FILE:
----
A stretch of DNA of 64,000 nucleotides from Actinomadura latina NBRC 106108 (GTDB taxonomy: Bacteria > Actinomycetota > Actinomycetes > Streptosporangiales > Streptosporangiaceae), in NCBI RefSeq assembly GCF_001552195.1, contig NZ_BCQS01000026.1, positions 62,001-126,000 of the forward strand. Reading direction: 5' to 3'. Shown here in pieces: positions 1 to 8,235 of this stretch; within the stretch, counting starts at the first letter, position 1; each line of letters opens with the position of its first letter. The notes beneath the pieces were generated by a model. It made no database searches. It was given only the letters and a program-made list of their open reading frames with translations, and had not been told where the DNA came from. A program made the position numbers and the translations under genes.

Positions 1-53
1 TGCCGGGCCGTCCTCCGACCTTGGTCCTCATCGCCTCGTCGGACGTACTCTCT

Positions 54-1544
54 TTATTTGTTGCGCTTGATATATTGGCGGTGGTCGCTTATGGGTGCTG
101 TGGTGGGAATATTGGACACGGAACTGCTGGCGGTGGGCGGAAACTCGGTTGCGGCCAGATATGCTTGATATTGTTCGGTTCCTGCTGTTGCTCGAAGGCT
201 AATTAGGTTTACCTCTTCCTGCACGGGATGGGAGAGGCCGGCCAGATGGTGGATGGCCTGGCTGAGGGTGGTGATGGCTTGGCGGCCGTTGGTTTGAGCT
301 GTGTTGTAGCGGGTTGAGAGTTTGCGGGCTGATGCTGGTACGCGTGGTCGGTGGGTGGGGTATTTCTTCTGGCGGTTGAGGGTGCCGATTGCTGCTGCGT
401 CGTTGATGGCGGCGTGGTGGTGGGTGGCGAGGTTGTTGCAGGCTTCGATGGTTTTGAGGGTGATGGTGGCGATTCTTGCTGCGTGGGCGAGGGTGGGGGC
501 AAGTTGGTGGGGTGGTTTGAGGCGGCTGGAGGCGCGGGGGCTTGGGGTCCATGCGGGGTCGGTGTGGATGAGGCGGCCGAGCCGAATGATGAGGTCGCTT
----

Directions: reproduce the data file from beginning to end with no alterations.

A stretch of DNA of 64,000 nucleotides from Actinomadura latina NBRC 106108 (GTDB taxonomy: Bacteria > Actinomycetota > Actinomycetes > Streptosporangiales > Streptosporangiaceae), in NCBI RefSeq assembly GCF_001552195.1, contig NZ_BCQS01000026.1, positions 62,001-126,000 of the forward strand. Reading direction: 5' to 3'. Shown here in pieces: positions 1 to 8,235 of this stretch; within the stretch, counting starts at the first letter, position 1; each line of letters opens with the position of its first letter. The notes beneath the pieces were generated by a model. It made no database searches. It was given only the letters and a program-made list of their open reading frames with translations, and had not been told where the DNA came from. A program made the position numbers and the translations under genes.

Positions 1-53
1 TGCCGGGCCGTCCTCCGACCTTGGTCCTCATCGCCTCGTCGGACGTACTCTCT

Positions 54-1544
54 TTATTTGTTGCGCTTGATATATTGGCGGTGGTCGCTTATGGGTGCTG
101 TGGTGGGAATATTGGACACGGAACTGCTGGCGGTGGGCGGAAACTCGGTTGCGGCCAGATATGCTTGATATTGTTCGGTTCCTGCTGTTGCTCGAAGGCT
201 AATTAGGTTTACCTCTTCCTGCACGGGATGGGAGAGGCCGGCCAGATGGTGGATGGCCTGGCTGAGGGTGGTGATGGCTTGGCGGCCGTTGGTTTGAGCT
301 GTGTTGTAGCGGGTTGAGAGTTTGCGGGCTGATGCTGGTACGCGTGGTCGGTGGGTGGGGTATTTCTTCTGGCGGTTGAGGGTGCCGATTGCTGCTGCGT
401 CGTTGATGGCGGCGTGGTGGTGGGTGGCGAGGTTGTTGCAGGCTTCGATGGTTTTGAGGGTGATGGTGGCGATTCTTGCTGCGTGGGCGAGGGTGGGGGC
501 AAGTTGGTGGGGTGGTTTGAGGCGGCTGGAGGCGCGGGGGCTTGGGGTCCATGCGGGGTCGGTGTGGATGAGGCGGCCGAGCCGAATGATGAGGTCGCTT